The Slash 29 embodies Trek’s conviction that 29-inch wheels are the fastest option for enduro racing. That conviction must be a pretty strong one, since Trek was willing to scrap the Remedy 29 model name to make room for the new Slash.
The bike is the result of development with athletes like Tracey Moseley and Justin Leov, both of whom made use of the Remedy 29 on the EWS circuit, often with longer-travel forks. It sports 150 millimeters of rear-wheel travel and a 160-millimeter fork. Its carbon frame features adjustable geometry that toggles the head angle between 65.6 and 65.1 degrees. Trek’s initial play is to position the Slash as a premium, purpose-built race machine. To that end, there is no aluminum Slash. The top-end 9.9 build that I rode retails for $9,000, and the only other complete build is the well-specced 9.8 model at $5,500.
You can read this post for all the tech details on the Slash 29, but here are the basics:
Trek Slash 29 Specs
- Wheel size: 29-inch
- Travel: 150 millimeters rear, 160 front
- Frame material: Carbon fiber
- Head angle: 65.6 (High), 65.1 (Low)
- Chainstay length: 433 (High), 434 (Low)
- Bottom bracket: PF92
- Boost 148 rear spacing
- Not compatible with front derailleurs
- ISCG05 tabs
- View full specifications / geometry
- Build options: 9.9 (tested, $9,000 MSRP), 9.8 ($5,500 MSRP), frameset ($3,700)
Riding the Trek Slash 29
Many of Whistler’s Lost Lake trails are tight, undulating affairs with flat corners–the exact type of terrain I expected to encumber the Slash 29’s combination of big wheels, long travel and a 122-centimeter (48-inch) wheelbase. The Slash’s size didn’t slow me down, but I made frequent use of the Fox 36’s Talas travel adjust. Dropping the front from 160 to 130 millimeters reduced the body language required to get the Slash around tight corners and made the bike more lively over flat sections of trail. The Talas adjust also improved steering precision on climbs, which otherwise required vigilance.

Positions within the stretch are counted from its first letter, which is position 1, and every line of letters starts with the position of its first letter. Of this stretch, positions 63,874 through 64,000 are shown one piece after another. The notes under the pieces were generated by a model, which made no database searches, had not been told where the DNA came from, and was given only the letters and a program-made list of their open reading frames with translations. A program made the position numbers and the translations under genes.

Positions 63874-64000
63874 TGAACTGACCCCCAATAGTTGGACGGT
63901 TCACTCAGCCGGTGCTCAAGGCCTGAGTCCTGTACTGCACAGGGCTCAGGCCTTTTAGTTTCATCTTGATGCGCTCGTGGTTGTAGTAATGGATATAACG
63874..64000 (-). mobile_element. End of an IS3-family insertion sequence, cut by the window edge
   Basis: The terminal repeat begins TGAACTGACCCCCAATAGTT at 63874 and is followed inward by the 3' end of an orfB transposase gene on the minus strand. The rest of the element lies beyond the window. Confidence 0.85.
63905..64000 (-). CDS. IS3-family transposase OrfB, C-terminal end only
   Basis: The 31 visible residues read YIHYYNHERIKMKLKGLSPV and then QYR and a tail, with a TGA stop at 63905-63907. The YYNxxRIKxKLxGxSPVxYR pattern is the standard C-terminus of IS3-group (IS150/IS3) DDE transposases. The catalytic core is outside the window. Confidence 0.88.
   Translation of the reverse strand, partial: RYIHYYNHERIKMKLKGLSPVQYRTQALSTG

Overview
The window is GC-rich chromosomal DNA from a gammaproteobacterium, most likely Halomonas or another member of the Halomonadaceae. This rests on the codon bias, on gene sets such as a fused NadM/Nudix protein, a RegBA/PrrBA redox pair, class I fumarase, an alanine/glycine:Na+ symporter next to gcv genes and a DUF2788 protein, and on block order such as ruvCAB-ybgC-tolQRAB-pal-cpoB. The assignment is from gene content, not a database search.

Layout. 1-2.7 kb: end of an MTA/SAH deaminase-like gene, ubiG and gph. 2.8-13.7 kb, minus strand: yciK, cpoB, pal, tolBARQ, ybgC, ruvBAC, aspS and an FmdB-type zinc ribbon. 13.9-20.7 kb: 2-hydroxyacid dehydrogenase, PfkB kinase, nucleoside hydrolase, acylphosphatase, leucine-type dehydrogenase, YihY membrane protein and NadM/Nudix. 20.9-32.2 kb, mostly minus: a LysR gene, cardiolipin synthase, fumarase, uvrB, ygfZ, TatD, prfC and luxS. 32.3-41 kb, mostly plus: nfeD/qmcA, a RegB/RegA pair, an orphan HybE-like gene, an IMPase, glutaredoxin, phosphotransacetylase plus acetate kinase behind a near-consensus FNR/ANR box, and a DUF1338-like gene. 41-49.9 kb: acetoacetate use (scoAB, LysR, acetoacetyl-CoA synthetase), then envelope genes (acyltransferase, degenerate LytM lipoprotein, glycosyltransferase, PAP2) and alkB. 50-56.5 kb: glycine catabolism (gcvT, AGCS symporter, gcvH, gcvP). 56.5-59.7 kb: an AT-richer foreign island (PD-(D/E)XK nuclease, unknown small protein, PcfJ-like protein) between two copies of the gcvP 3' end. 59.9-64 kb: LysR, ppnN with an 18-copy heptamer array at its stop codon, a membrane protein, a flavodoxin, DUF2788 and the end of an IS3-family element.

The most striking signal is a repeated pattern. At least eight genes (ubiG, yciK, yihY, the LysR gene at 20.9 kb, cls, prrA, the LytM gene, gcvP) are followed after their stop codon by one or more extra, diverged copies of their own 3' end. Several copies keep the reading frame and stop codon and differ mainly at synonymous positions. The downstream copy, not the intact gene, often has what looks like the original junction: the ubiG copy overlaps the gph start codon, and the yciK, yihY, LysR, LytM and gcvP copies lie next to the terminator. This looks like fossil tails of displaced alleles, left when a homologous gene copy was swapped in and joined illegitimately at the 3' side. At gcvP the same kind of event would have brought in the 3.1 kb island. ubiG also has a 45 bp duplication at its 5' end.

The Slash forgoes Trek’s Full Floater and Re:aktiv suspension technologies. They aren’t missed too much, thanks in part to the Fox X2 air shock, which offers high- and low-speed adjustments for both compression and rebound damping. This is an enduro bike–it’s meant to be ridden downhill fast, and to be capable of going back up. It certainly is capable of that, but handles non-technical climbs best with the fork dropped to 130 millimeters and the shock with its two-position lever in the firm setting. On technical climbs, a few extra clicks of high-speed compression on the shock help keep things moving forward efficiently.
Unsurprisingly, the Slash is at its best when going downhill fast. The Whistler Bike Park offered ample opportunity for that, and the Slash was surprisingly fun on jump lines like Freight Train, Dirt Merchant and Fade to Black, where its large wheels and long wheelbase were unfazed by the hand-numbing combination of high speeds and braking bumps.
More relevant, though, is the Slash’s performance on technical trails. The bike is capable on all technical terrain, but shines on wide-open sections, where its big wheels carry tons of speed and let the frame’s deep travel soak up the chattery small stuff and the bigger hits.
You can achieve just about any feel you want with a shock like the Float X2, but I found a happy place pretty quickly. Especially at bike park speeds, the shock felt best with less high-speed and more low-speed compression. This setup allowed for pudding-like suppleness off the top, but still gave ample support in the corners. Big, repetitive hits didn’t seem to bother the system either, and I never felt a harsh bottom-out, despite my best attempts to find one on the various drops throughout Whistler.Everything was hunky-dory spec-wise, aside from the relatively short-travel 125-mil-drop post, which Trek specs to give the bike more sizing flexibility. Many buyers will also be disappointed to see aluminum rims on a bike this expensive, and that seems like a fair expectation for a brand like Trek. I’ve spent a good bit of time on the stock Bontrager Line Elite 30 wheels, though, and am continually impressed by their ride quality and durability.
I was repeatedly hit with the Slash’s rear wheel when dropping down steep roll-ins and technical chutes. This is, of course, a function of the bike’s wheel diameter, not its frame design. You’re just more likely to experience the dreaded rear-wheel rub when riding a 29er in the kind of terrain the Slash is meant for. Consider it the bike’s way of telling you to get off the brakes, stop hanging off the back and get your weight centered and in control. If you heed its advice, you’ll probably find yourself charging into a new realm of technical riding possibilities.
Look for more on the Slash once we’ve had one for a longer test.
More long-travel 29ers: